Obesity in dogs – causes, consequences and prevention.
Obesity is the most common preventable disease in dogs and is one of our top concerns at Guide Dogs NSW/ACT. Food is a great training tool and motivator, however, Labradors are particularly food-motivated and are therefore more susceptible to becoming obese.
Over-feeding is the most common cause of obesity in dogs.
The short and long-term consequences of obesity can be very serious for dogs and may affect them in severe ways such as:
- Reducing their overall life-span (by up to two years compared to their leaner counterparts)
- Increasing their chance of heart, joint and other metabolic diseases
- Increasing their risk during general anaesthesia
- Increasing their risk of heat stroke
Identifying a healthy body weight for your dog can sometime be difficult, as there can be a large variation between weights in healthy Labradors. In addition, images of dogs in the media are often consistently too heavy, which makes identifying “normal” even more difficult.
At Guide Dogs NSW/ACT, we keep our dogs between 24 to 38kg. However this doesn’t mean that your dog is an ideal bodyweight simply because it’s between these values. Each dog is unique, so it’s best to chat with your vet who can help you identify a normal body condition and provide you with a target weight range specifically for your dog.
Assessing weight using the Body Condition Score.
Body condition is assessed by way of a nine-point scoring system, with one being severely underweight, and nine being severely obese. A healthy body condition score is four to five..
The scoring system is based on three measurements on your dog:
- Rib fat coverage
- Waist (top view)
- Abdominal tuck (side view)
A dog in an ideal body condition should have:
- Ribs easily palpable with minimal pressure, but never seen
- Notable waist when viewed from above
- Abdomen tucked up when viewed from the side
What should I do if I think my dog is under or over weight?
It’s always best to consult your vet. Some dogs may require different feeding regimes or exercise regimes. It’s not always easy to identify a normal body weight so we recommend speaking with a veterinary professional.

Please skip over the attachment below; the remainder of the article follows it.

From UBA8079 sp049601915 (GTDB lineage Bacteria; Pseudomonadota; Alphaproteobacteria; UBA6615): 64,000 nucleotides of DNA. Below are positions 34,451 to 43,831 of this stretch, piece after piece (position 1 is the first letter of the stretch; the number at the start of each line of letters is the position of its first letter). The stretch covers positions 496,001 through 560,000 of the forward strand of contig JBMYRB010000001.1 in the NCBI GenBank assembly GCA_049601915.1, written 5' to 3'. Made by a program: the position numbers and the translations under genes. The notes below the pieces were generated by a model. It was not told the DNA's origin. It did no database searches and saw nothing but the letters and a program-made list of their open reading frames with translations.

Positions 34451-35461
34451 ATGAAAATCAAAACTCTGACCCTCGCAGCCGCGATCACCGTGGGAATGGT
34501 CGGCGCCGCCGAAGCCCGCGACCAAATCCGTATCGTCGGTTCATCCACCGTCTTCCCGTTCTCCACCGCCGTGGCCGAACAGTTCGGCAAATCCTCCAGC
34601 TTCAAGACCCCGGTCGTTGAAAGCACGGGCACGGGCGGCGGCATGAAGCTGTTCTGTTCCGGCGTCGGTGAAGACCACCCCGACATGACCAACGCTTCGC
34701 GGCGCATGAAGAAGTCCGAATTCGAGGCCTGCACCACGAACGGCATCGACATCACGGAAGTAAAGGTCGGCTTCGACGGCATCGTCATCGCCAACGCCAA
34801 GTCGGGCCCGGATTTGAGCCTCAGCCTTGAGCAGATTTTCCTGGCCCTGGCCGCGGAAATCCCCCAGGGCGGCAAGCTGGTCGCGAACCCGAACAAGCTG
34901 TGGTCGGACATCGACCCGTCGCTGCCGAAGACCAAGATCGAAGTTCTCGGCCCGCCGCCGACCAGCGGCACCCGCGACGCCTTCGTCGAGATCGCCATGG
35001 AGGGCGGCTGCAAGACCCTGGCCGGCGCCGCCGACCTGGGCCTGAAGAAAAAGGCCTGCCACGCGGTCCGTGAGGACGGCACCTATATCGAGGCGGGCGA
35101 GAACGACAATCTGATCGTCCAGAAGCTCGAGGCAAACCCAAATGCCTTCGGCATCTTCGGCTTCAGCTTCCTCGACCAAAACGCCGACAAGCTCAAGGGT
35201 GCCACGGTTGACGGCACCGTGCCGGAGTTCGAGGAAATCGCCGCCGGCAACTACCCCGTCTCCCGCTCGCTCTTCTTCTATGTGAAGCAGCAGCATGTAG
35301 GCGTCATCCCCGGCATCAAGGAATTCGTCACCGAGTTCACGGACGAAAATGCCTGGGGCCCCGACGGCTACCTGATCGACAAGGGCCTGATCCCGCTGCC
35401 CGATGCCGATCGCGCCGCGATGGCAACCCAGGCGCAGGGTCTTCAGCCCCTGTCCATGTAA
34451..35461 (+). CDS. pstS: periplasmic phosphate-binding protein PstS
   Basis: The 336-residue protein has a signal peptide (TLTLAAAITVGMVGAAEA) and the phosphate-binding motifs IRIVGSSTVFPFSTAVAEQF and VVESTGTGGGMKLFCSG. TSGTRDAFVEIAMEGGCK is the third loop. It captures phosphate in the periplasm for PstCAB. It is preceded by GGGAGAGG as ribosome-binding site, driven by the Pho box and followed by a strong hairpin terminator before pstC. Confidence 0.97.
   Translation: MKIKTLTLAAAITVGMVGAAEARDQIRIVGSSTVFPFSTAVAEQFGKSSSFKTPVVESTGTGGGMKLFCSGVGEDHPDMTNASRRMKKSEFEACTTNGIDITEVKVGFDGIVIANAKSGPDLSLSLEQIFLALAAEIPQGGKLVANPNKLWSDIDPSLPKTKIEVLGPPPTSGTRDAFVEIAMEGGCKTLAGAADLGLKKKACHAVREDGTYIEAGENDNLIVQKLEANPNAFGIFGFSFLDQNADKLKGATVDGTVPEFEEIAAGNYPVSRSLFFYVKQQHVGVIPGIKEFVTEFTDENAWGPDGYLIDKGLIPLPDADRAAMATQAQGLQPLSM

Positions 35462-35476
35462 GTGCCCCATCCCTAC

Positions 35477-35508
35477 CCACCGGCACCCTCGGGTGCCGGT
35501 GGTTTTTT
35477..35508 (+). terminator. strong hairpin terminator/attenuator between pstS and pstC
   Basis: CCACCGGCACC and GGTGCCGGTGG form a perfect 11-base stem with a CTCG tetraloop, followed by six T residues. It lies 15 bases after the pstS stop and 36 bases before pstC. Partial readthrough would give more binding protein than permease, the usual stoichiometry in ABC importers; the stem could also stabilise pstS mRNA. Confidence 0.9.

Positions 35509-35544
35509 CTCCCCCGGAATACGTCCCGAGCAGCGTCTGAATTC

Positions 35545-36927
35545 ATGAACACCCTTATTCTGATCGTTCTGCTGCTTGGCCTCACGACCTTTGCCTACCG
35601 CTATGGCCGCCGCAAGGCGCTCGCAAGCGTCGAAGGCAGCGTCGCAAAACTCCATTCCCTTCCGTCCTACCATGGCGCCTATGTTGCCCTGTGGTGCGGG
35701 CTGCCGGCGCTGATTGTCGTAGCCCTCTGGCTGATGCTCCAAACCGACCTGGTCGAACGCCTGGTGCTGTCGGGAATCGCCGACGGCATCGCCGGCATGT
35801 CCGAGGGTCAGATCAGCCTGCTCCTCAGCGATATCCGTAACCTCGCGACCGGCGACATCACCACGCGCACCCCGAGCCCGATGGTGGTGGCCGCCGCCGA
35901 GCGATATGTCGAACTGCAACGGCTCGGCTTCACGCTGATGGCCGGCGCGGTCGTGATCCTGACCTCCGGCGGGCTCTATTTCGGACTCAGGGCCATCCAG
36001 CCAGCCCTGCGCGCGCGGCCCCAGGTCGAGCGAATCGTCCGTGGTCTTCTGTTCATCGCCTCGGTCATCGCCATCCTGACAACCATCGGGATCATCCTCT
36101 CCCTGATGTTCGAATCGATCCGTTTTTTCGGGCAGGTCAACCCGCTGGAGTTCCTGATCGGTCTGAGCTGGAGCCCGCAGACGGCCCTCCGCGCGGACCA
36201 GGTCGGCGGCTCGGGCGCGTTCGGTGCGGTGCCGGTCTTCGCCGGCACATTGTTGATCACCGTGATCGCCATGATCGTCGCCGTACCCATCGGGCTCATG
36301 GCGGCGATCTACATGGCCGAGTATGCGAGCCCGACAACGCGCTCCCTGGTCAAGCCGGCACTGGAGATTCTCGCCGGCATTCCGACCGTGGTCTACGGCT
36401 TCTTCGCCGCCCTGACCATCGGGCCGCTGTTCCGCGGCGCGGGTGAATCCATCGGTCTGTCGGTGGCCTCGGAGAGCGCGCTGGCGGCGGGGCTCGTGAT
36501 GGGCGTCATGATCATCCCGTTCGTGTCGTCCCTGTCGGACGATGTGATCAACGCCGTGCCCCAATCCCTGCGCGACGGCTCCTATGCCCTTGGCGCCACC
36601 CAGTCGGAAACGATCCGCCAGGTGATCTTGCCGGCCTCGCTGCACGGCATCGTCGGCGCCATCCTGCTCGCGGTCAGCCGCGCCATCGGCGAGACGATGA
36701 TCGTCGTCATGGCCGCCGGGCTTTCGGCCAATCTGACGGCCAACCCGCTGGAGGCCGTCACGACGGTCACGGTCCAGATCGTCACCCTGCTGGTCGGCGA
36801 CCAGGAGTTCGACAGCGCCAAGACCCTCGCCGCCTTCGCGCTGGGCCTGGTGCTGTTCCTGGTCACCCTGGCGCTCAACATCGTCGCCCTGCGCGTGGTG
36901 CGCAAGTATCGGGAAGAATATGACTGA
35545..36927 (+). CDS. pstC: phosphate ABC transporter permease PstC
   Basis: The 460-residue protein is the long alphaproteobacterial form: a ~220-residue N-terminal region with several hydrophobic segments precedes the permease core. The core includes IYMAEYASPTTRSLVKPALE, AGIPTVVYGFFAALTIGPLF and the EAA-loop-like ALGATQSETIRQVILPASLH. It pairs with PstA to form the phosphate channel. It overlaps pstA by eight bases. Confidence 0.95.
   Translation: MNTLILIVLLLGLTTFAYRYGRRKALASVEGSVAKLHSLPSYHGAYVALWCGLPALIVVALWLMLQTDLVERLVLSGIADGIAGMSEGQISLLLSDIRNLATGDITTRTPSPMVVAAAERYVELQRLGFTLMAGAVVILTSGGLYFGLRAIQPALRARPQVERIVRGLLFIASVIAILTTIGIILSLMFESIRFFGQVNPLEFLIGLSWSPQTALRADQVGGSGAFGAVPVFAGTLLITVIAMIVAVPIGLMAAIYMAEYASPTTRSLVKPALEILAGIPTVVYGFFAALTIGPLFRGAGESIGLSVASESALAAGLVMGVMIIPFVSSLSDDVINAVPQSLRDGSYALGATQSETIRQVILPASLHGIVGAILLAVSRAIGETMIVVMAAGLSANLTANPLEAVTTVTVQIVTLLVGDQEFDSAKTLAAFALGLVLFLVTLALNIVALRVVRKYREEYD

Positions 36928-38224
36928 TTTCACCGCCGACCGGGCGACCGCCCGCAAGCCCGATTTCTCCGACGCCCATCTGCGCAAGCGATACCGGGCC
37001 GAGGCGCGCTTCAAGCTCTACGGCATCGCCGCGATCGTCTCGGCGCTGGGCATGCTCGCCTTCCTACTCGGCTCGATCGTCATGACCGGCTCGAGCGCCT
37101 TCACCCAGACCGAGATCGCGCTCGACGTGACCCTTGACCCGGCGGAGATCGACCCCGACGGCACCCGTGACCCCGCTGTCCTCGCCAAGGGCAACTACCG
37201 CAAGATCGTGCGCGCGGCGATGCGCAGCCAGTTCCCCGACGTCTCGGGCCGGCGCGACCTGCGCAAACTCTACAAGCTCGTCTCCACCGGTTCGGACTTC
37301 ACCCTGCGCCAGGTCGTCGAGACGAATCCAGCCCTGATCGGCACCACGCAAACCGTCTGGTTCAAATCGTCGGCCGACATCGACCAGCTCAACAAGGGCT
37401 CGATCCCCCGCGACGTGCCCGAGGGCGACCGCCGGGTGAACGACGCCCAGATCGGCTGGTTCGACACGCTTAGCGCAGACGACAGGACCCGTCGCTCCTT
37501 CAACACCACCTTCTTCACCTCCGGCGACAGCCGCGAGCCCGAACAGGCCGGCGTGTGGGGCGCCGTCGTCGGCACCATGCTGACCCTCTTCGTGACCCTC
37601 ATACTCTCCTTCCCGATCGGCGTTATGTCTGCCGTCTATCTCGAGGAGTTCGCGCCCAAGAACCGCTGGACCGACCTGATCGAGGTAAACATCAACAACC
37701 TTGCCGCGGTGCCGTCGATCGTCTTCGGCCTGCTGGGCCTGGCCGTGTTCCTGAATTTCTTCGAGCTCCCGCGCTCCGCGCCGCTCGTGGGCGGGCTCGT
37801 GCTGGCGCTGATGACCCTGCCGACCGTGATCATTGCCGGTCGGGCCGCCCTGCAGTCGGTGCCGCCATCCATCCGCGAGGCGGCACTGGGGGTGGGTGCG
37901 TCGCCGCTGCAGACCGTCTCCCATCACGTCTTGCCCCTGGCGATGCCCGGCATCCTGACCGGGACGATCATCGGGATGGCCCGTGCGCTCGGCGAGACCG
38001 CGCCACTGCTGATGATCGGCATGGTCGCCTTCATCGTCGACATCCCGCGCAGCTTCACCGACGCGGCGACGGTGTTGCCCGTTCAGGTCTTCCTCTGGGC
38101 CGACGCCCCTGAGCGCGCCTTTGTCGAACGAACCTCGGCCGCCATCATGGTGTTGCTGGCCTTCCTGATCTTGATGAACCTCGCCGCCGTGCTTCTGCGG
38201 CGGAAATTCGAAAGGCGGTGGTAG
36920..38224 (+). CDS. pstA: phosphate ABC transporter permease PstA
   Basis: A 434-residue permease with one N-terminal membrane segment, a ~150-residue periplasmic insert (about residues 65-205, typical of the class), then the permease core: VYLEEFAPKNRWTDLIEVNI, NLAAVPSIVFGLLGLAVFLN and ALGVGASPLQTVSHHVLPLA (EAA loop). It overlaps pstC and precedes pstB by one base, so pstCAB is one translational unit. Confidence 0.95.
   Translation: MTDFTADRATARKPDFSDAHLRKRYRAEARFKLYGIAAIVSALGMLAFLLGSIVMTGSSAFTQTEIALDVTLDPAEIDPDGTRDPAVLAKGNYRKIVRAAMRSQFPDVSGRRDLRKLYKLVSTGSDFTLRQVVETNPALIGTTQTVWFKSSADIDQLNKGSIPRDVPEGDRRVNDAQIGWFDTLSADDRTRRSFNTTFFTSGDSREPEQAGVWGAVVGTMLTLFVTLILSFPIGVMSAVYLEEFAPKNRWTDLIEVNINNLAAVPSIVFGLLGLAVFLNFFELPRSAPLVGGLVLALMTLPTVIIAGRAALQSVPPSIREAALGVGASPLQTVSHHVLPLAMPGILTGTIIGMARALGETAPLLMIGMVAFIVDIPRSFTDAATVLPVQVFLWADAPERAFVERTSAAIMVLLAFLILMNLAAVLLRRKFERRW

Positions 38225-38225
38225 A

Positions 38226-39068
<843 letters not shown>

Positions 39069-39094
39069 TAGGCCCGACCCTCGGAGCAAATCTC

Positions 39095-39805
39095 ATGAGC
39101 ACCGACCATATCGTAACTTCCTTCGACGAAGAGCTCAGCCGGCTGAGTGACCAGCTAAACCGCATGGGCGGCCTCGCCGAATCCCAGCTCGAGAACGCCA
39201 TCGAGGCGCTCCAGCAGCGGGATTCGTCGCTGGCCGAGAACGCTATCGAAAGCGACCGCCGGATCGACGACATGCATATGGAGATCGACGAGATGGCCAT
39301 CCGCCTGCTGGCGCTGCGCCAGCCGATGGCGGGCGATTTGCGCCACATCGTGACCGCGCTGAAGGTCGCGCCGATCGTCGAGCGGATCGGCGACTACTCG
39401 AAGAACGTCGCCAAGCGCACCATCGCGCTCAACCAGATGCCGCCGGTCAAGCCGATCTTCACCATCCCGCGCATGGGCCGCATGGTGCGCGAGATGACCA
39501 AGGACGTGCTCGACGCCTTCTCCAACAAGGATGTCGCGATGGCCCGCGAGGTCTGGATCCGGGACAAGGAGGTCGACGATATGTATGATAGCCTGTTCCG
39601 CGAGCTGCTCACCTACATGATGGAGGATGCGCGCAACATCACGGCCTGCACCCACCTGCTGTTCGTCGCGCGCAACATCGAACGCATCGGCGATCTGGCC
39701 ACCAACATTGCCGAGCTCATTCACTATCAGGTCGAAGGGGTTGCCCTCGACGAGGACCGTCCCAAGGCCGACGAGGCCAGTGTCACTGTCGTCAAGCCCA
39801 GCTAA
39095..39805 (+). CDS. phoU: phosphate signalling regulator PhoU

How we manage our dogs’ weights at Guide Dogs.
With our hungry pups never turning down a treat, we have a few tips for how we manage our dogs’ weights:
- Train our staff to use the Body Condition Score on all dogs whether they are in Puppy Raising or training. This helps us gauge the dog’s current condition.
- Regularly weigh our dogs – the scales don’t lie! This is the easiest way to make sure our adult dogs’ weights don’t slowly creep up.
- Adjust food amounts based on weigh-ins. Dogs are kept on a maintenance diet when they are at an ideal weight but we will increase or decrease food amounts based on their current weight results and anticipated activity levels.
- Measure (or better yet weigh!) their food allocation every day. This ensures our dogs are getting an accurate amount of food. It also makes adjustments easier if weight loss is required.
- A rigorous data and recording system is in place for each dog to track trends including body score, weight and current daily food allocation!
- Ensure adequate exercise in the form of walking, working or play to keep joints healthy and muscles strong. Exercise can be increased instead of (or as well as) reducing food amount if a weigh-in result is higher than optimum.
- Use the dog’s meal allocation for training rewards. We measure out the dogs’ evening meals at the start of the day, reward during training from this allocation and then feed whatever is left over at the end of the day. This prevents weight gain while still giving lots of rewards for their hard work
- Consult with our veterinarians about a dog’s ideal or target weight and discuss any weight loss plans with them to ensure the dog receives adequate nutrition for its energy needs even if it is on a weight reduction plan.